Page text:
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Broken items given new lives at Boscobel Repair Café |

Broken items given new lives at Boscobel Repair Café

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Cold Spring resident David Willson discusses his broken 18th-century item and why he doesn’t like throwing things away. Video by Dan Reiner/lohud
Wochit

GARRISON – There comes a time in every household when a cherished item either snaps, cracks or crashes to the floor.

On Saturday, Boscobel House and Gardens hosted its first-ever Repair Café, inviting patrons to bring in those broken items they still hoped could get a new life.

“It’s about using what you have,” said Boscobel curator Jennifer Carlquist. “Get it working, get it running together, keep it serviceable. It’s not always the most beautiful thing, but sometimes what you end up with is even more beautiful and means more to you because of the whole experience.”

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People handed their damaged goods off to handy volunteers — many of whom specialized in a certain craft, such as jewelry works, sewing or carpentry — to work on items free of charge.

Mary Fetherolf, a Beacon resident, brought a broken bookend and a desk lamp that wouldn’t turn on. She said she has an attachment to the item, and that it’s worth trying to get them fixed rather than throw them away.

“It’s just so easy to buy things cheap,” Fetherolf said. “I could replace this lamp for probably $35 or $40, but then it’s landfill and I don’t really like that.”

Many people had common household items to get repaired, such as lamps, clocks and dinnerware. There were no leg lamps, a la “A Christmas Story,” but some items were almost as peculiar.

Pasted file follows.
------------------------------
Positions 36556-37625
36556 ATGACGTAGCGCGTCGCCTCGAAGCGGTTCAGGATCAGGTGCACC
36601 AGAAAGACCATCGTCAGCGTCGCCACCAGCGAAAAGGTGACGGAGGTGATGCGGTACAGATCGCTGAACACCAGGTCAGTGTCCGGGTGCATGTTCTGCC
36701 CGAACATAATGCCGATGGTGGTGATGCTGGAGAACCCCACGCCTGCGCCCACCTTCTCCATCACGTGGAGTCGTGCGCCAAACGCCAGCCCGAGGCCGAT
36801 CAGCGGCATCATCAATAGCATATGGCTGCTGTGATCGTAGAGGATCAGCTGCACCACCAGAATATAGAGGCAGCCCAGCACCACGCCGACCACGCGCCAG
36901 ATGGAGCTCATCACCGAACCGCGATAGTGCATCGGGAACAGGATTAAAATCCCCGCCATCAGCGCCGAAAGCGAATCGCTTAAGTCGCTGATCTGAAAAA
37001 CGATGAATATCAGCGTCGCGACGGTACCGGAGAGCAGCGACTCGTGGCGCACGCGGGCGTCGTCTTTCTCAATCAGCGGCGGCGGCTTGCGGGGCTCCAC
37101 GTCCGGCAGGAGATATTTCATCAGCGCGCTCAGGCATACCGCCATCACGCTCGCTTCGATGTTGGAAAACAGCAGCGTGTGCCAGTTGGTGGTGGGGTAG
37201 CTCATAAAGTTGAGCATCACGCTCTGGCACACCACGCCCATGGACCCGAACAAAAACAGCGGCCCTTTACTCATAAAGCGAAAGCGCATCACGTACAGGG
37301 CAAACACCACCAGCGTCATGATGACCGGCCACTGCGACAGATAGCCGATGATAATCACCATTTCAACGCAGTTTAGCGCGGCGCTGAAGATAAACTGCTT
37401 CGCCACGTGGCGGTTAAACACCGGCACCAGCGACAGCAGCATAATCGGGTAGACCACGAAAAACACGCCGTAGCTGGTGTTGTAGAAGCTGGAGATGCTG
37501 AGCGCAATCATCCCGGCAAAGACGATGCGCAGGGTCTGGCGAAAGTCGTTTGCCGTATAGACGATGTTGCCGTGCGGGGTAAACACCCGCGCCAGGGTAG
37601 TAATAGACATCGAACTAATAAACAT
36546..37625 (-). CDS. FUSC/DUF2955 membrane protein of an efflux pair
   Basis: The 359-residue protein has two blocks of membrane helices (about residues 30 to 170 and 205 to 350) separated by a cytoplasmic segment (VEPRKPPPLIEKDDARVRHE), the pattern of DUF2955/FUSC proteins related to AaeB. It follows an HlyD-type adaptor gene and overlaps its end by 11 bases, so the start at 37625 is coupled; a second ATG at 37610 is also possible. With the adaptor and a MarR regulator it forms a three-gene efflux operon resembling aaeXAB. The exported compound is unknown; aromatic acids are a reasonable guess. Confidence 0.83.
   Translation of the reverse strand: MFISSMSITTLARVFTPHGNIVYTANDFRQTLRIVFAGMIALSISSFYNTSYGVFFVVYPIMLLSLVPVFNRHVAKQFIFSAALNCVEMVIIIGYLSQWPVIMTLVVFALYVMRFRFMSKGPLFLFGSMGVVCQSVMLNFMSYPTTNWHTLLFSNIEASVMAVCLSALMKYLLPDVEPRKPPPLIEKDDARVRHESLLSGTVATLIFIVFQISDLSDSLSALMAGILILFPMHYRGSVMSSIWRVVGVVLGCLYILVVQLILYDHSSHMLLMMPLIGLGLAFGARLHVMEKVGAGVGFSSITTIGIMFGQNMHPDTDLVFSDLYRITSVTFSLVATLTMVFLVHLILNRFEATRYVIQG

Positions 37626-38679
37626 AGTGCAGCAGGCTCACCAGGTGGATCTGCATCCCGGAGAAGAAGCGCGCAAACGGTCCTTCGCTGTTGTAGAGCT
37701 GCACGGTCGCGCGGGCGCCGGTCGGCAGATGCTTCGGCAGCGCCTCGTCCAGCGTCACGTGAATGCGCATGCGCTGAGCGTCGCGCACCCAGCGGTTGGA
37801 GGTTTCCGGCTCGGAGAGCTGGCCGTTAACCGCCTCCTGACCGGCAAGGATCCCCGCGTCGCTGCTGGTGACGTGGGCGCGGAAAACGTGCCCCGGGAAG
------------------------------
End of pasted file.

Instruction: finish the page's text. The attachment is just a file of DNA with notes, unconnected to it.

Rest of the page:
Jonathan Berck, of Garrison, brought in a 1950s lamp with an animated hula girl at its base. The lamp’s motor was broken, so the figure’s hula skirt didn’t swivel properly.

Another patron had a 1930s window fan with a busted motor, while another had a 1960s dual fan with a similar problem.

David Willson, or Cold Spring, brought an 18th-century Japanese ink stand that he purchased at an antique shop in Paris decades ago. The bottom drawer of the stand had previously fallen out and shattered into pieces.

Willson said people need to have a mentality of buying quality products and looking after them, rather than replacing damaged objects.

“If people would just buy stuff and look after it, they could probably halve their carbon footprint instead of constantly getting new stuff,” Willson said.

Twitter: @reinerwire

Category: Dinnerware  Tags: ,  Comments off
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